Ever since sport utility vehicles became America’s new family car, auto makers have been locked in a constant struggle to build the most appealing SUV. They’ve added wood and leather, giving them a more car-like ride, and loaded on high tech gadgets like satellite navigation systems. But despite the American drivers’ love for speed, few have chosen to take the high performance trail. One exception is Dodge. They’ve given their popular Durango the full R/T treatment. So let’s see how much more sport the Dodge boys have put in sport-ute!
Well, ‘‘sport’’ for a start, they’ve given the 2002 Dodge Durango R/T the biggest engine in any mid-size SUV. Under the hood resides Chrysler’s venerable 5.9-liter Magnum V8. This big-bore pushrod pumper cranks out 245 horsepower and 335 pound-feet of torque. The engine control module has been tweaked, and a more aggressive 3.92 limited slip differential fitted, to provide more off-the-line punch. The standard Durango exhaust has been replaced with a freer-flowing, chromed tipped system that adds hot-rod sounds to go with the hardware. The ponies gallop through a 4-speed automatic transmission and into a full-time 4X4 system with tough going low range. This Jeep Select-Trac system has a fixed torque split of 48% front and 52% rear for secure traction on dirt and tarmac.
The R/T also gets a firmer, sport-tuned version of its front torsion bar, rear live axle leaf spring suspension and a set of larger, 17-inch aluminum wheels, wearing stickier 275/60 Goodyear Wrangler all-season tires. To top it all off, the Durango’s exterior has been given a few little mods as well, namely larger body-colored wheel flares and running boards.
Inside, the R/T is mostly standard Durango, meaning warm, roomy and efficient. But the seats are sporty high-back embroidered buckets trimmed in suede and leather, the latter also used on the door panels. Behind that is the same roomy, but not terribly supportive, second row split bench, and on the R/T a standard third-row folding bench. Total cargo space with all the seats folded? 88.0-cubic-feet, proving that performance can also be very practical.
But what about that performance? Well, we rushed our Durango R/T to our test track, and were rewarded with a 0 to 60 time of 8.3 seconds. Good for any SUV and a half second quicker than the 4.7-liter Durango we tested in ‘98. The 1/4 mile took 16.4 seconds, at 85 miles-per-hour. The R/T feels even livelier, with near instant throttle response and that great exhaust note.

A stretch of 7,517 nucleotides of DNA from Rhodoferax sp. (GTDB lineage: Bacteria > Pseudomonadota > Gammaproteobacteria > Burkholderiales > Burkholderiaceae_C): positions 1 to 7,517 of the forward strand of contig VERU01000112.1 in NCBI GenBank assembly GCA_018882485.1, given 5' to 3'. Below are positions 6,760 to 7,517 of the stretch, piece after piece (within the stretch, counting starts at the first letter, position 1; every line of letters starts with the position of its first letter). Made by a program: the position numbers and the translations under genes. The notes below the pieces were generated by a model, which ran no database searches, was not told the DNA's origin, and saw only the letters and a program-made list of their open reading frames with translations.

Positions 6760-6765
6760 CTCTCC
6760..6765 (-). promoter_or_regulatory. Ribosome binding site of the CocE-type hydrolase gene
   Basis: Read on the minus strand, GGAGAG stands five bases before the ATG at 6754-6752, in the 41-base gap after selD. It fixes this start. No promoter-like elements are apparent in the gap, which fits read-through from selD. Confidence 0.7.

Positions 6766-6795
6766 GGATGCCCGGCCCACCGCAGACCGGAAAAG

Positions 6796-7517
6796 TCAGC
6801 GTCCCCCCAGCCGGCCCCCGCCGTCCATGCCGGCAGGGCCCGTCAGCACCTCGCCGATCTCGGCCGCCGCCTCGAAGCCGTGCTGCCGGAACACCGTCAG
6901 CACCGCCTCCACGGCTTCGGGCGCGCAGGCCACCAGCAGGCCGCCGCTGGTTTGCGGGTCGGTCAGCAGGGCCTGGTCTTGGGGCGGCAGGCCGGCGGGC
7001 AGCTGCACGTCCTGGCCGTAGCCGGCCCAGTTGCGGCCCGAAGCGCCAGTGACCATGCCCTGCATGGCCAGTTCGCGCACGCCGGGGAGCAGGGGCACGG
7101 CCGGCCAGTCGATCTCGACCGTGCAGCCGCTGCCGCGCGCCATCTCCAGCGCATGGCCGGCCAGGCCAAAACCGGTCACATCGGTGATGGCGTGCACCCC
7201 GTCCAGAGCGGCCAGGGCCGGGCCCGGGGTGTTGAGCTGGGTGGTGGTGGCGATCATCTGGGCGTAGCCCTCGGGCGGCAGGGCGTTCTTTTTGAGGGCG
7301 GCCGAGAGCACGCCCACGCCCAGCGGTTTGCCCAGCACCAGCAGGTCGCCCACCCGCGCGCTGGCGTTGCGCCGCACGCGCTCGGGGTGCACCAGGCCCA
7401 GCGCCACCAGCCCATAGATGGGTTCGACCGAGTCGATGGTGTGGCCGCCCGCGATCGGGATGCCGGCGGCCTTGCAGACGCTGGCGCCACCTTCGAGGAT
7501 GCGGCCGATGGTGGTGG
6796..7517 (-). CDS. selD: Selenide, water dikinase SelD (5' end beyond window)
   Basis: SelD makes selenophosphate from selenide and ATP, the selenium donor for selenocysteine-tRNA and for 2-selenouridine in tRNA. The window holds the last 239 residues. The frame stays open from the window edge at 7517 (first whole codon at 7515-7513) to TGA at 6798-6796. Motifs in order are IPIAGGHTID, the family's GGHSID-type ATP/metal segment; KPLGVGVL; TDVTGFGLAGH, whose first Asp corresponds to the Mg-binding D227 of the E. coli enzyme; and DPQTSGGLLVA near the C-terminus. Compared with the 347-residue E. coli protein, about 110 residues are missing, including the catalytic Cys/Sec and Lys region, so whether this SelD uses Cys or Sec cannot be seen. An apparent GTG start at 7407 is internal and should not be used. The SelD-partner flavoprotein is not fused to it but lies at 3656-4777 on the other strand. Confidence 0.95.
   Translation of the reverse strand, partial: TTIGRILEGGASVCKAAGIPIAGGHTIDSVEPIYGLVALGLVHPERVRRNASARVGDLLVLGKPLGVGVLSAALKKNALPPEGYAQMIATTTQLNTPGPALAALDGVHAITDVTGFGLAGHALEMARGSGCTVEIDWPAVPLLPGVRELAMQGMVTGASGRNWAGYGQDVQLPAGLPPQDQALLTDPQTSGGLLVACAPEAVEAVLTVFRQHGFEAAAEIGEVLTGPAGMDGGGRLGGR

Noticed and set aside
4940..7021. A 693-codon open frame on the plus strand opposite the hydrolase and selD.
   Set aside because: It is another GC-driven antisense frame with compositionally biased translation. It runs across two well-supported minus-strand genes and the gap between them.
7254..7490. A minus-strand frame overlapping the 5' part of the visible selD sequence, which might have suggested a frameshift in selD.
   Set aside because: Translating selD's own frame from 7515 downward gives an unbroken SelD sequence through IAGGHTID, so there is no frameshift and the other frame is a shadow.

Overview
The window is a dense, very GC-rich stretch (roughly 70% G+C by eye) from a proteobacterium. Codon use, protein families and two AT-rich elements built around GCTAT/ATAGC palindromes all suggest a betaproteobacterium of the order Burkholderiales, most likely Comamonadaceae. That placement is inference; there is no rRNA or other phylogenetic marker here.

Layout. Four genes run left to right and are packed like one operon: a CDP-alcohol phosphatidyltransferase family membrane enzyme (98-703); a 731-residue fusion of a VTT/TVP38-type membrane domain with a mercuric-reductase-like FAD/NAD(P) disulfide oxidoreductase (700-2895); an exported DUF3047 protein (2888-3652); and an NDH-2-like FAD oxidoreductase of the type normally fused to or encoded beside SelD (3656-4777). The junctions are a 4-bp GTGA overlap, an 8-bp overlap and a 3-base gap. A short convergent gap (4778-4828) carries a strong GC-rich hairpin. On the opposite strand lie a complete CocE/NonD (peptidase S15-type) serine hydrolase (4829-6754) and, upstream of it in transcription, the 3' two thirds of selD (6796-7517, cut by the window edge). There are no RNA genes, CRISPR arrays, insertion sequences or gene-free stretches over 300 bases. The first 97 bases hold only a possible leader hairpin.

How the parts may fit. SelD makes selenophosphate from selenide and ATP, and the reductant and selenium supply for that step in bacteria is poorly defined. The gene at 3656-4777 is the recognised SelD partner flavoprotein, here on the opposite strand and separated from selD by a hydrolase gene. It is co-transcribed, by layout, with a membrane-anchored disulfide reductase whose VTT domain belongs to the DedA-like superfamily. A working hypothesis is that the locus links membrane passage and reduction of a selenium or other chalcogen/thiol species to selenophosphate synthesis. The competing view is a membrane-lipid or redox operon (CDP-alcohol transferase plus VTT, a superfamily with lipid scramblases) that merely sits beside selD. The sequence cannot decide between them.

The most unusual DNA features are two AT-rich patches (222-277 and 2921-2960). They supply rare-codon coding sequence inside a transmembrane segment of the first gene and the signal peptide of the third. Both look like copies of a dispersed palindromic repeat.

On our handling course, the R/T turns in with added precision, yet confirmed that it is still very much a truck. There is still lots of front push and body roll. But there’s also a lot more grip than you have a right to expect from any SUV, even if the steering stays numb. Braking is by way of the same front discs and rear drums as all Durangos. With optional ABS, our test vehicle stopped from 60 in an average distance of 133 feet. The pedal was soft but stability was excellent. So, overall, the R/T does out sport other Durangos, even if it’s still more show than go.
And, showing off the R/T on less frantic public roads is where this Durango comes into its own. It’s a lot more nimble than most SUVs, and with its snappy throttle response, maneuvering through traffic or charging down a country road is quite entertaining. Yes, the ride is firm and confident, but don’t call it unsophisticated or harsh.
Unless you’re riding to the gas pump, that is. EPA fuel mileage estimates are 12 city/17 highway. We averaged a wallet-unfriendly 13 miles-per-gallon in mixed driving. Oh, the price of performance.
And, the R/T is not cheap to buy, either! Base price for the 2002 Dodge Durango R/T is $37,070. But then another sporty SUV, the Mercedes-Benz ML55, costs almost 30-grand more.
The 2002 Durango R/T is not a sports car, but the package does give the Dodge boy’s mid-size sport-ute a feeling of exhilaration that very few compatriots can even approach. And, it’s great to see that at least one mainstream SUV brand understands that the term sport-utility-vehicle still starts with sport.
Engine: 5.9-Liter Magnum V8
Torque: 335 Lb Feet
0-60 MPH: 8.3 Seconds
1/4 Mile: 16.4 Seconds @ 85 MPH
60-0 MPH: 133 Feet
EPA Mileage: 12 MPG City 17 MPG Highway